Execute preliminary calculations in a conservation problem and store the results for later use. This function is useful when creating slightly different versions of the same conservation planning problem that involve the same pre-processing steps (e.g., calculating boundary data), because means that the same calculations will not be run multiple times.

## Arguments

- x
`problem()`

object.

## Details

This function is used for the effect of modifying the input
`ConservationProblem`

object. As such, it does not return
anything. To use this function with `pipe()`

operators, use the
`%T>%`

operator and not the `%>%`

operator.

## Examples

```
# \dontrun{
# load data
sim_pu_raster <- get_sim_pu_raster()
sim_features <- get_sim_features()
# let us imagine a scenario where we wanted to understand the effect of
# setting different targets on our solution.
# create a conservation problem with no targets
p <-
problem(sim_pu_raster, sim_features) %>%
add_min_set_objective() %>%
add_boundary_penalties(10, 0.5) %>%
add_binary_decisions() %>%
add_default_solver(verbose = FALSE)
# create a copies of p and add targets
p1 <- p %>% add_relative_targets(0.1)
p2 <- p %>% add_relative_targets(0.2)
p3 <- p %>% add_relative_targets(0.3)
# now solve each of the different problems and record the time spent
# solving them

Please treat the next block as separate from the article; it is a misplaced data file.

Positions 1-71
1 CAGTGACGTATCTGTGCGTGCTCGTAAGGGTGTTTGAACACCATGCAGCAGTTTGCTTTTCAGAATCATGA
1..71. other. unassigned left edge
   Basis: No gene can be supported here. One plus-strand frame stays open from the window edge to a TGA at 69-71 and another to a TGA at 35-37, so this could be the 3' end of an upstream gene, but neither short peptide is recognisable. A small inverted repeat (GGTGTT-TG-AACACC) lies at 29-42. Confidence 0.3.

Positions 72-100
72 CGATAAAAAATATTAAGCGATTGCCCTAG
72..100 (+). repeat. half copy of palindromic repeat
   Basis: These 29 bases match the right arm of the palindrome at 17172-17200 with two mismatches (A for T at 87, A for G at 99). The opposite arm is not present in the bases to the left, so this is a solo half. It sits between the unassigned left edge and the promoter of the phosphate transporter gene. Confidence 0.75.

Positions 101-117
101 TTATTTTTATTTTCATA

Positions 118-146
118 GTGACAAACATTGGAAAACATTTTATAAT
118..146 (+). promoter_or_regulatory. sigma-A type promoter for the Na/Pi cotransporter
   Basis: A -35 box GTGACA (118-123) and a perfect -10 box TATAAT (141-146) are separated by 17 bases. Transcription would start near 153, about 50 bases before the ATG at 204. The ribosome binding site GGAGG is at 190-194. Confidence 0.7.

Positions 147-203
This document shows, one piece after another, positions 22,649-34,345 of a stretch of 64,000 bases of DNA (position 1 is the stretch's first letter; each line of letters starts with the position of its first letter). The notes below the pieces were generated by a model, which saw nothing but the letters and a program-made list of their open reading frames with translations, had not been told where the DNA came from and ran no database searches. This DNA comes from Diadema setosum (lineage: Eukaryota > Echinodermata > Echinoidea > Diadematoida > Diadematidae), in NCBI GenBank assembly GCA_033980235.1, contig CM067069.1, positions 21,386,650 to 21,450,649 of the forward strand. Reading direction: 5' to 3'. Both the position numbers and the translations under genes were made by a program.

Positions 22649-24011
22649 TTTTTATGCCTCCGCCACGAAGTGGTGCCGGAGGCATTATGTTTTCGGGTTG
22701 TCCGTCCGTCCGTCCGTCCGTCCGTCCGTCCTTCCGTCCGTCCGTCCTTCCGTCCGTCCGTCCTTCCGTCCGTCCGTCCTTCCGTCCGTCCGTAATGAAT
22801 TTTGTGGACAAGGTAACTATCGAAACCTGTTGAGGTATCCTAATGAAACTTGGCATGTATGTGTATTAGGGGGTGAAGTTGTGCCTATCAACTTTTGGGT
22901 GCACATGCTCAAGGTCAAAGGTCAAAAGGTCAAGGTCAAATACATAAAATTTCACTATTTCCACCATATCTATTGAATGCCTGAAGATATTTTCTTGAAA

s1 <- system.time({solve(p1); solve(p2); solve(p3)})
# This approach is inefficient. Since these problems all share the same
# planning units it is actually performing the same calculations three times.
# To avoid this, we can use the "run_calculations" function before creating
# the copies. Normally, R runs the calculations just before solving the
# problem
# recreate a conservation problem with no targets and tell R run the
# preliminary calculations. Note how we use the %T>% operator here.
p <-
problem(sim_pu_raster, sim_features) %>%
add_min_set_objective() %>%
add_boundary_penalties(10, 0.5) %>%
add_binary_decisions() %>%
add_default_solver(verbose = FALSE) %T>%
run_calculations()
# create a copies of p and add targets just like before
p1 <- p %>% add_relative_targets(0.1)
p2 <- p %>% add_relative_targets(0.2)
p3 <- p %>% add_relative_targets(0.3)
# solve each of the different problems and record the time spent
# solving them
s2 <- system.time({solve(p1); solve(p2); solve(p3)})
# now lets compare the times
print(s1) # time spent without running preliminary calculations
#> user system elapsed
#> 0.942 0.000 0.959
print(s2) # time spent after running preliminary calculations
#> user system elapsed
#> 0.909 0.000 0.928
# As we can see, we can save time by running the preliminary
# calculations before making copies of the problem with slightly
# different constraints. Although the time saved in this example
# is rather small, this is because the example data are very small.
# We would expect larger time savings for larger datasets.
# }
```